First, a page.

What is knowledge? For a long time, there was a standard answer. Knowledge was justified true belief. According to this account, when I say that “I know X,” what I really mean is that “I believe in X, X is true, and I have justifications (reasons) for believing in the truth of X.”

This account of knowledge came under assault in the 20th century, most famously from the pen of Edmund Gettier. In a 1963 paper, Gettier outlined several scenarios in which all three of the above conditions (belief, truth and justification) were met and yet it still seemed incorrect to say that someone had “knowledge of X.” A Gettier scenario is illustrated below.

(click for full size so you can read the text)

(click image for full size so you can read the text)

Gettier’s analysis provoked a search for a new condition that would help to plug the gap between true belief and knowledge. There are two famous examples that are worth mentioning.

First up, Alvin Goldman’s causal theory of knowledge. Goldman argued that in order for my “belief in the truth of X” to be counted as knowledge, it must be caused by whatever property of X makes X true. It is pretty clear that Goldman’s theory is limited since there does not appear to be a causal relationship between mathematical truths and our belief in those truths.

A second theory comes from Robert Nozick. This is the truth-tracking theory. According to Nozick, what gives us knowledge is our ability to track the truth of certain propositions through counterfactual possible worlds. In other words, I have knowledge because (a) I believe in X when X is true; and (b) if X were not true, I would not believe in X. (There is an additional condition to Nozick’s theory that is illustrated below).

(click for full size so you can read the text)

(click image for full size so you can read the text)

Plantinga has his own theory of knowledge that we will cover later. This theory describes the relationship that needs to exist between beliefs and the external world before those beliefs will count as knowledge. This is the “warrant relationship.”

Models

Plantinga’s theory of properly basic theistic and Christian beliefs makes use of explanatory models. Anyone who is familiar with science will know that a model is something that takes a target phenomenon (S) and sets out a process, mechanism or algorithm that accounts for S.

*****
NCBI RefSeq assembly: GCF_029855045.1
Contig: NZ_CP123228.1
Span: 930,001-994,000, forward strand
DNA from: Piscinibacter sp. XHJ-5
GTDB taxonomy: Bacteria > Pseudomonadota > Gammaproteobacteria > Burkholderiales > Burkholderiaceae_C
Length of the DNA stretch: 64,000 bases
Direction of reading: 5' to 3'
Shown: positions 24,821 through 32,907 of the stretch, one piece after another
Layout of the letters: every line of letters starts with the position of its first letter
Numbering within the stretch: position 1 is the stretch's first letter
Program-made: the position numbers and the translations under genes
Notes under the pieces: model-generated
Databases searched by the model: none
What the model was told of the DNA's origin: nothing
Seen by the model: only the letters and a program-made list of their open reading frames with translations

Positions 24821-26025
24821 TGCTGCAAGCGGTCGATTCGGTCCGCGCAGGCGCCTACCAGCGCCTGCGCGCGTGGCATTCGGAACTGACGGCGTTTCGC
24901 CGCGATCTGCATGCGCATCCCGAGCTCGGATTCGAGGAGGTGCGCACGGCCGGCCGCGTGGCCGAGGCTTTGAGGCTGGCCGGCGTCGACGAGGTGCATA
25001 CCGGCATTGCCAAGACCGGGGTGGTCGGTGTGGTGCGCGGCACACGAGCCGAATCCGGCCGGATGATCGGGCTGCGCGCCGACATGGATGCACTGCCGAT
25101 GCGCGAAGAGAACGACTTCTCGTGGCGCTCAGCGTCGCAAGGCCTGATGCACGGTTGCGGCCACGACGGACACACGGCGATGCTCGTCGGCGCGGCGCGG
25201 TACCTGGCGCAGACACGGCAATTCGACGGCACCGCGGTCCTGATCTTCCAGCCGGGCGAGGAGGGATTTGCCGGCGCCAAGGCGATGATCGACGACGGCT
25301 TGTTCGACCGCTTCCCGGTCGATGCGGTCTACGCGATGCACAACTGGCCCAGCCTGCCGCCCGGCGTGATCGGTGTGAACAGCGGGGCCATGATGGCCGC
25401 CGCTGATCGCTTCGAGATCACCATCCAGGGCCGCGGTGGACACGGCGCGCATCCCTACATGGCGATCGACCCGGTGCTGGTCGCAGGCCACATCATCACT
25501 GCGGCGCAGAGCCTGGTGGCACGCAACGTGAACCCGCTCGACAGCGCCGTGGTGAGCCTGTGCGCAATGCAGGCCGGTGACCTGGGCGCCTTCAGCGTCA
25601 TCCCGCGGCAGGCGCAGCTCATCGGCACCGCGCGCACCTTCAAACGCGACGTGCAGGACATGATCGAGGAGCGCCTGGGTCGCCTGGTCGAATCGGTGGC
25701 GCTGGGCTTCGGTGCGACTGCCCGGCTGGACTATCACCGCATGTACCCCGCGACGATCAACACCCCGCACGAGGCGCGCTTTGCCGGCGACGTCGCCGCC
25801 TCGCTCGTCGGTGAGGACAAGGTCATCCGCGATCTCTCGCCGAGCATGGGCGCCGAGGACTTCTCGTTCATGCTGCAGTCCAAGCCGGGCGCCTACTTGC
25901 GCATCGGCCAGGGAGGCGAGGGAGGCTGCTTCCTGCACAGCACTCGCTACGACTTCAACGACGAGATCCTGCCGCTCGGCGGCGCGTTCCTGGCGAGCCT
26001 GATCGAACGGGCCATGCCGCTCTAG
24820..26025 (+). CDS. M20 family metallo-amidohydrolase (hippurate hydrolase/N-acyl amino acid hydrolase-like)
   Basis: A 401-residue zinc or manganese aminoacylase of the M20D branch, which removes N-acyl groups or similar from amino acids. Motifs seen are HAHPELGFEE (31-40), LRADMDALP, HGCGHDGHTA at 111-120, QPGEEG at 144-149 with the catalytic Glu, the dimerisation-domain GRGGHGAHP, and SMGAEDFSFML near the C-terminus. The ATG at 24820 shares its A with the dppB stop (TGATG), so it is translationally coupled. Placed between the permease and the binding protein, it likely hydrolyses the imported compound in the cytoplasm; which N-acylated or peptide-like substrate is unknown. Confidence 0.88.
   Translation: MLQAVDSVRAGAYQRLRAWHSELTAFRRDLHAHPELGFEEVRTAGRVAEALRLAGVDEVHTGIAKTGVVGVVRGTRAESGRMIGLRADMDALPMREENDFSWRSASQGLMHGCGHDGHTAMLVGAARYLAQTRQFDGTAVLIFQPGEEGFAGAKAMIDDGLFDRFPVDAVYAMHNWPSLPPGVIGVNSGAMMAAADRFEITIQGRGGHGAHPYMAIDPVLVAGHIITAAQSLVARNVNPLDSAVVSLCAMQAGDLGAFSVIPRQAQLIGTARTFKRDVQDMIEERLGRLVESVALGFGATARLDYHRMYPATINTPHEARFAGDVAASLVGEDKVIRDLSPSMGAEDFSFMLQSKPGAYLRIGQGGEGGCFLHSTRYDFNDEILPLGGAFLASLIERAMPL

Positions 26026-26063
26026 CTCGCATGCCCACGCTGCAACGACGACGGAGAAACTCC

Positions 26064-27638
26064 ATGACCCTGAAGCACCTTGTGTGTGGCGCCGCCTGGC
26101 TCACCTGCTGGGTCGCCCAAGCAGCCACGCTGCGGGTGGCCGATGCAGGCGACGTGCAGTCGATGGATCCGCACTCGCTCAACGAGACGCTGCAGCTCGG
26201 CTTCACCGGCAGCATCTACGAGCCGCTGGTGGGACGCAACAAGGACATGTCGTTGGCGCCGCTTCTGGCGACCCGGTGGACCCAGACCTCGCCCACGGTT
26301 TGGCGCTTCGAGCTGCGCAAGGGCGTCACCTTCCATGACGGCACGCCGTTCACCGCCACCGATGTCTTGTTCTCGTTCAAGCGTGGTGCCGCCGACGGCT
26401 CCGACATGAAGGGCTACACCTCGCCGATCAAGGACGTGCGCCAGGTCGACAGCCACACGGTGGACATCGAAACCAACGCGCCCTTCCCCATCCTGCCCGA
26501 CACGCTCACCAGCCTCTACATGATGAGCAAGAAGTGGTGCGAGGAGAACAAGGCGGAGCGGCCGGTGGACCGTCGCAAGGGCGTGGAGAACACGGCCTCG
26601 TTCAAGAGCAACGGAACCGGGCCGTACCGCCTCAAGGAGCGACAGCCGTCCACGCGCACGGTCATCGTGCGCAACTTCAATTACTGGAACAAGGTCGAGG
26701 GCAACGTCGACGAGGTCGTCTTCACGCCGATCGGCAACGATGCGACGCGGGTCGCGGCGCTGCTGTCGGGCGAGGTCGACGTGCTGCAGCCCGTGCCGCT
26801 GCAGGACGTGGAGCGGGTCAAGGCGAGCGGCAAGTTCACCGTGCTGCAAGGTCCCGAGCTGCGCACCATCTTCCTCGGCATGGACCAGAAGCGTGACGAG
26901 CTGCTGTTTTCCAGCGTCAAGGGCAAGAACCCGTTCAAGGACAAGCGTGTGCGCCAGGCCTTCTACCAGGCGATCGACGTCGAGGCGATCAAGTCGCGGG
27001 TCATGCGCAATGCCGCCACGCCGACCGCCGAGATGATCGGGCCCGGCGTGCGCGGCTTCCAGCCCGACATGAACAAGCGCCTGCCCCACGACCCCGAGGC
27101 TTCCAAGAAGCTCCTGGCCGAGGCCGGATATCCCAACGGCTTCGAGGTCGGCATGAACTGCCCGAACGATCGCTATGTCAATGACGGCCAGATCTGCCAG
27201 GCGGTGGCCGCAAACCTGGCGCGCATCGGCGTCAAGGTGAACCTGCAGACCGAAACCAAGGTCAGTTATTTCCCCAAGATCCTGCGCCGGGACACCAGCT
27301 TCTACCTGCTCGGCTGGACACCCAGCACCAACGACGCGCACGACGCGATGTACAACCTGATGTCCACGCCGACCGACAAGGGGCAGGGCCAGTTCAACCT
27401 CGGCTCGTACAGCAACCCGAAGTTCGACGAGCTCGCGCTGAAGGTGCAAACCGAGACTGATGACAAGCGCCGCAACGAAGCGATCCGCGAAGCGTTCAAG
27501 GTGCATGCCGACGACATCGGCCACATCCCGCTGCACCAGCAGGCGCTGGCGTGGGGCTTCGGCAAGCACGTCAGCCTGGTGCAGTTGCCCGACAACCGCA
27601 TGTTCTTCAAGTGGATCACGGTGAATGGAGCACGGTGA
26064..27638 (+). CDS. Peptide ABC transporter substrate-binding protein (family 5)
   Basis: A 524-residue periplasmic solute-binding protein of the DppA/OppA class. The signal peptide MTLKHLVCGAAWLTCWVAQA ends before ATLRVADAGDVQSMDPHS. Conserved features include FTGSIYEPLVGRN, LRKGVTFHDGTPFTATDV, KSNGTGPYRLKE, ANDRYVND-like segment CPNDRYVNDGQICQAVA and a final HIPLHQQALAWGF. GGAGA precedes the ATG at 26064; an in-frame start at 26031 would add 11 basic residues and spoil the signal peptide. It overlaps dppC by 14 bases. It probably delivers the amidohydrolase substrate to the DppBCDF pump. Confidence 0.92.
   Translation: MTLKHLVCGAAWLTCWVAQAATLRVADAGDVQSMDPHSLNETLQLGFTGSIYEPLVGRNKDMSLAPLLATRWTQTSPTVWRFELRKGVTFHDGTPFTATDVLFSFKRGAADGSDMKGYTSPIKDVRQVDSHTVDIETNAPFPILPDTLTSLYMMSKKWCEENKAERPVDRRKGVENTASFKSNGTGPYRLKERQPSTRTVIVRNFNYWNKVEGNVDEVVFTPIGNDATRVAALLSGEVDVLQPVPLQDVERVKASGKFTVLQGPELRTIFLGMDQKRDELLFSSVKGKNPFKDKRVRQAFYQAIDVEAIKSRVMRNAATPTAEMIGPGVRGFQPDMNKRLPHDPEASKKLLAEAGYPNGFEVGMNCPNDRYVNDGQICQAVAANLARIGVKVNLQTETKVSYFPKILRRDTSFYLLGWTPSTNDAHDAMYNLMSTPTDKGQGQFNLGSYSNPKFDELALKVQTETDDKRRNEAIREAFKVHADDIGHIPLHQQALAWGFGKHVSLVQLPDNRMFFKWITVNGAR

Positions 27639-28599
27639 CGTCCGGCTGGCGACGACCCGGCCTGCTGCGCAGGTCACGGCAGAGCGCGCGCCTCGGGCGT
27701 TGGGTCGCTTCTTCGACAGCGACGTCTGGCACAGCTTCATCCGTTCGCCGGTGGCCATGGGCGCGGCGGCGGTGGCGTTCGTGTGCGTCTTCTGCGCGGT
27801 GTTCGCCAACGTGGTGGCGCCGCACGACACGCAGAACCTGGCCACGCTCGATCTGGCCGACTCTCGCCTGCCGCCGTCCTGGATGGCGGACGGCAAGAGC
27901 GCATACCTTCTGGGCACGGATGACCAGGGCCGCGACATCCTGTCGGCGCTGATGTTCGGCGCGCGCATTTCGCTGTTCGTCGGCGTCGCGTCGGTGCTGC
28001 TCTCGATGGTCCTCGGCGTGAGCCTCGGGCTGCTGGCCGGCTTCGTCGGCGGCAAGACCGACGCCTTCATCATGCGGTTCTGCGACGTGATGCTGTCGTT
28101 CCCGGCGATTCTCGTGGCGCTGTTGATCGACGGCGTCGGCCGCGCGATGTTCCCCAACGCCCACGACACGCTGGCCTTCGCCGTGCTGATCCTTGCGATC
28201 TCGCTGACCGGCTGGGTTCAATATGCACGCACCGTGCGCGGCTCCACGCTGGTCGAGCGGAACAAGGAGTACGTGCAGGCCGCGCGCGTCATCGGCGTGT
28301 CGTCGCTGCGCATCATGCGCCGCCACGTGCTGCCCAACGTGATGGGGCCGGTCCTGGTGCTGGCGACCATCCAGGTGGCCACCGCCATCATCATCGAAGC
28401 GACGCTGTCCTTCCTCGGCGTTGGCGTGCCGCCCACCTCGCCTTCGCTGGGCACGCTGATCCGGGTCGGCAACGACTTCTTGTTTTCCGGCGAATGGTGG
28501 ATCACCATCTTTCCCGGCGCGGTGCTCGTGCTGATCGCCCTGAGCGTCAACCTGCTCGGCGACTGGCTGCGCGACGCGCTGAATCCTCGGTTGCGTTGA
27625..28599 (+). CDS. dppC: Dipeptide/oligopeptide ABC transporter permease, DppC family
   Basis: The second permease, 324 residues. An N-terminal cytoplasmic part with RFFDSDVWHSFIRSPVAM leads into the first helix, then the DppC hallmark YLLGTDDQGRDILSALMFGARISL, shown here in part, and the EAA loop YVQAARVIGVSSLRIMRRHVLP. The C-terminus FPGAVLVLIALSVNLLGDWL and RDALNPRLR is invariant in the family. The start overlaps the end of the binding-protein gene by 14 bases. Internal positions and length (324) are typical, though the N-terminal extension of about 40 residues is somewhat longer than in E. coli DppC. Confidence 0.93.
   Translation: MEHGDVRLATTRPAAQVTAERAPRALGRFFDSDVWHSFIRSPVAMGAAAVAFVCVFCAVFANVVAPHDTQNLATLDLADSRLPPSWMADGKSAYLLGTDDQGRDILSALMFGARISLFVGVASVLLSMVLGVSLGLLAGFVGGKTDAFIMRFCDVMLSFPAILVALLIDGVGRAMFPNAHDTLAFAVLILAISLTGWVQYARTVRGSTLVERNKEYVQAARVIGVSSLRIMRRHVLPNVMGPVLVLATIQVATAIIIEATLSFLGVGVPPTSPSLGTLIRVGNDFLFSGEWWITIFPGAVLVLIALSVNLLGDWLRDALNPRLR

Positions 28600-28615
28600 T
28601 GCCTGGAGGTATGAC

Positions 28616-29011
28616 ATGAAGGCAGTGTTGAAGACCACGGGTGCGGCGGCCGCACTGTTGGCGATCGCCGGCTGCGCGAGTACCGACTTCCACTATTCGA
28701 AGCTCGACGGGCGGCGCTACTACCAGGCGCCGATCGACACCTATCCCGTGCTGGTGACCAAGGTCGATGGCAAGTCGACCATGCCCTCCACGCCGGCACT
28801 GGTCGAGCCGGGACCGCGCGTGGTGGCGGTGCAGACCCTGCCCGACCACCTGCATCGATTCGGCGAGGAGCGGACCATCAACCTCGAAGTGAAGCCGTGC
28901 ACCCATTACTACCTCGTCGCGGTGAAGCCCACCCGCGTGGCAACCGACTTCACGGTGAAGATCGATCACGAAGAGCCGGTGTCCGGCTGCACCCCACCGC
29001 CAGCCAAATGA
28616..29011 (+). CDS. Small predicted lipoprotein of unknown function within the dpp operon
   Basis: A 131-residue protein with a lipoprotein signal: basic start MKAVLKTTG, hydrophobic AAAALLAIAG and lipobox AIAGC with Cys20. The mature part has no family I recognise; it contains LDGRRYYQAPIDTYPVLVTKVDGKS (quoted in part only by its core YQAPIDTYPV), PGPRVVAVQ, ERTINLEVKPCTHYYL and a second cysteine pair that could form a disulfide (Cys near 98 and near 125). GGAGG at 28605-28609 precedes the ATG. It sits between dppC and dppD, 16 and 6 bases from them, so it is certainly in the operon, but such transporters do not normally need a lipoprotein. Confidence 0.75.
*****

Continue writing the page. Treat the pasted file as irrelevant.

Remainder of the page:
The Newtonian theory of gravity is a familiar example of a model. It takes a target phenomenon – the motions of the planets and falling things here on earth – and provides a mathematical model of that relationship.

Plantinga presents two models that try to account for theistic belief and Christian belief. We will look at those models later.

Defeaters and Epistemic Duties

The final element of Plantinga’s theory comes from the twinned concepts of defeaters and epistemic duties. We will look at each in turn.

With the expansion of the category of basic beliefs to incorporate not just “1+1=2” and “I see a green apple in front of me” there comes a need for some epistemic humility. We cannot cling to beliefs as steadfastly as we once could. There may well be serious and fatal objections to our basic beliefs. These objections can be called “defeaters.”

But we need not have too much epistemic humility: it takes a lot to defeat a warranted basic belief. This is because the defeaters are usually less warranted than that which they might defeat. Also, defeaters are usually non-basic in nature. So, the mere fact that something is a warranted basic belief is usually enough to cut off any objections to that belief.

With characteristic clarity, Plantinga puts it this way: the warranted basic belief is an intrinsic defeater-defeater of these non-basic defeaters. Baldwin, then, is trying to provide a successful intrinsic defeater for properly basic Christian belief.